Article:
FIFA wants robo-refs to make offside calls by the 2022 World Cup.
Under the plan, being developed by Fifa director of technology Johannes Holzmuller, the offside “lines” would be automatically generated by computer technology.
Fifa staged the first trial of the technology used in the system during the Club World Cup won by Liverpool in December.
And now world chiefs want to roll it out swiftly, with the target of being able to use it full-time at the first winter World Cup.
German Holzmuller explained: “The idea behind the offside technique is to speed up the review of such game situations by the video assistant referee.
“Basically, it is about the video assistant no longer creating the lines for offside questions to determine a possible offside position.
“The principle is that the system creates the lines automatically and sounds an alarm if there is an offside position.
“That saves time, so the video assistant’s review of game situations could be quicker when it comes to offside.”
VAR offside calls have become extremely contentious with football’s Law-making body Ifab giving the green light for the Prem and other competitions to introduce 10cm “tolerance zones” from next season.
The change to the handball laws meaning shoulders arm no longer counted as part of the arm should also reduce the number of “armpit offsides”.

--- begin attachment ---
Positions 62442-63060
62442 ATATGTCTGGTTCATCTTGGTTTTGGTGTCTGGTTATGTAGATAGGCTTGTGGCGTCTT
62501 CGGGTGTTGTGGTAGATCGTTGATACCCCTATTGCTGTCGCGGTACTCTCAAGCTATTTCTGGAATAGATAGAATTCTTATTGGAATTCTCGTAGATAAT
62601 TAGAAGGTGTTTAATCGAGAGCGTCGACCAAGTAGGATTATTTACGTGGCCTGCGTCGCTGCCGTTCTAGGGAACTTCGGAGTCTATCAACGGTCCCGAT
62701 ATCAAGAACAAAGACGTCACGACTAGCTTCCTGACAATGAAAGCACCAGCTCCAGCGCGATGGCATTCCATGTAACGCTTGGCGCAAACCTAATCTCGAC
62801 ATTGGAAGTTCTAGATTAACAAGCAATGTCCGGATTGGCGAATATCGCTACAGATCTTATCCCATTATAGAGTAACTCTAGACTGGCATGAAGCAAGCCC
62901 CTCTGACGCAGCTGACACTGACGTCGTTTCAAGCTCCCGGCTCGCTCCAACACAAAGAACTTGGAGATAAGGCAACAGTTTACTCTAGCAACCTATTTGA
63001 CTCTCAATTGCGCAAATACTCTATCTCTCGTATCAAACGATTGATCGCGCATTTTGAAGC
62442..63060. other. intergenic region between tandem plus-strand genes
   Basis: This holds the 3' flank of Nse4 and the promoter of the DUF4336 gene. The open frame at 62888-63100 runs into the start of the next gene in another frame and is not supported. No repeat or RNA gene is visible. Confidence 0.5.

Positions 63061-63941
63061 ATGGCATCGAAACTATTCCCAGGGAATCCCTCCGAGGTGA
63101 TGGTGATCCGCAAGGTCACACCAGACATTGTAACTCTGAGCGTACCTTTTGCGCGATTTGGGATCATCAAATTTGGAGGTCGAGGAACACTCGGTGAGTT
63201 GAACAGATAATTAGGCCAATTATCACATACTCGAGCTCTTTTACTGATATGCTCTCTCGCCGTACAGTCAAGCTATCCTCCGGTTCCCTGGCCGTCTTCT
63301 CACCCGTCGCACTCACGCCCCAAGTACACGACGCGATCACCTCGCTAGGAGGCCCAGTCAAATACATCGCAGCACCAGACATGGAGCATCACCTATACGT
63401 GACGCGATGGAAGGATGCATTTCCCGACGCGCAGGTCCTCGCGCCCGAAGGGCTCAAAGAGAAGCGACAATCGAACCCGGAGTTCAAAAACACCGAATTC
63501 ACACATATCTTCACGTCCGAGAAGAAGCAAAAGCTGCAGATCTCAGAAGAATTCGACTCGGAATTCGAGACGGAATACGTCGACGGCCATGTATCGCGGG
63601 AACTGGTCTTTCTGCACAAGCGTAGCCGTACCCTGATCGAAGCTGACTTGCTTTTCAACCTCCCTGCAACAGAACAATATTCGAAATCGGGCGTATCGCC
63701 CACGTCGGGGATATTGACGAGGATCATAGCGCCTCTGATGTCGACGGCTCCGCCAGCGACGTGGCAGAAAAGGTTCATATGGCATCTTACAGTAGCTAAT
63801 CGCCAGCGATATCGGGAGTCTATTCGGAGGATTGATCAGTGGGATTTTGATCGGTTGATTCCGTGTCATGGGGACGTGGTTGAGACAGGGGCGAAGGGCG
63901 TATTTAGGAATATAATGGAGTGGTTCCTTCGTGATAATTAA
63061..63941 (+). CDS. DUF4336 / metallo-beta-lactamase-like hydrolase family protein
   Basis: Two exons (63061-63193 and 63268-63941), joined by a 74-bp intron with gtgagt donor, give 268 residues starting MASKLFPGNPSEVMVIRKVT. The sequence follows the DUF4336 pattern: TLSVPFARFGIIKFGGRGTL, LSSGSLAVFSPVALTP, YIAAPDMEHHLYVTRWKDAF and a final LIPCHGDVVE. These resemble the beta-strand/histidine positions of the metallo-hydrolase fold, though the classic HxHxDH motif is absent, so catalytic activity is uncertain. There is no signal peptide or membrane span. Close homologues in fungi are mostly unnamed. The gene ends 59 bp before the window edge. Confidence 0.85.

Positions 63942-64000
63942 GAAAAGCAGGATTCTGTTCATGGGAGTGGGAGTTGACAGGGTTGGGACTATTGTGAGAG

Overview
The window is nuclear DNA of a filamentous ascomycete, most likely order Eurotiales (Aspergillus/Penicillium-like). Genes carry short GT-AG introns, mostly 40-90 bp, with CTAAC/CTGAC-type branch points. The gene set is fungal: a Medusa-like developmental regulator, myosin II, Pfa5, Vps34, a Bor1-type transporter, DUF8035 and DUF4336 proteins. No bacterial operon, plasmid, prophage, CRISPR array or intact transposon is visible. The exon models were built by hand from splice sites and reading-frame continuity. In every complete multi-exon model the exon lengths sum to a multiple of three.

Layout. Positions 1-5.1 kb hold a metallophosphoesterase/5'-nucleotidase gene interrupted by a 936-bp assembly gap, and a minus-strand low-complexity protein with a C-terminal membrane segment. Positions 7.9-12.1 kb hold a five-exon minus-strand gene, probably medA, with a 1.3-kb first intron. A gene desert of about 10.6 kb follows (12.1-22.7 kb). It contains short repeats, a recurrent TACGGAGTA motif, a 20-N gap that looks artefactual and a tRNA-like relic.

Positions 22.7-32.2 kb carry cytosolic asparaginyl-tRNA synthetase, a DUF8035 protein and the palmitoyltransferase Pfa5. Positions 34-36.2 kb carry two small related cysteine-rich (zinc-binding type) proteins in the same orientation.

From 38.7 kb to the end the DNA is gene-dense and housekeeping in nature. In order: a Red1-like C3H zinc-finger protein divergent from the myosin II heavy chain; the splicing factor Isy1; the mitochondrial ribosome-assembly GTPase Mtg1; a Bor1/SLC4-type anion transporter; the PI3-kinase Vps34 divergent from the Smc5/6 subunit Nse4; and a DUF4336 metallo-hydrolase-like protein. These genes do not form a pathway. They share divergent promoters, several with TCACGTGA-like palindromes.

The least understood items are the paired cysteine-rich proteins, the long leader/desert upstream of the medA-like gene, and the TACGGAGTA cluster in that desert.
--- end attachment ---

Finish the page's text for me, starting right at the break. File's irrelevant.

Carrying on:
But even so, there have been complaints that the limited number of frames per second for TV pictures means that players can be judged to be 50cm or more further from their actual position by the time the camera catches up with them.
Holzmuller’s system, which using a program to define the position of the players, aims to end the issue – although he conceded it has yet to be perfected.
He told German broadcaster ARD: “Touching the ball can take less than the time between two frames.
“There are several milliseconds in between.
“If you are unlucky, the complete ball contact is not in the picture.
“The aim is that the offside technique is more accurate than the television picture and the exact moment the ball was delivered.
“Any system has to draw the line at the right place to see if the body parts allowed to score are offside.
“It also has to take into account different lengths of players’ feet.
“So far, the techniques tested would only have known a kind of average skeleton. The program still has to learn the differences.
“The system could only identify if players are in an offside position, so things like ‘passive’ players who are not interfering would still have to be determined by the VAR and referee.
“But with this system, that would be all they would have to look at and it would make their final decision much faster.
“The final decision would be taken by them – it should always remain that way.”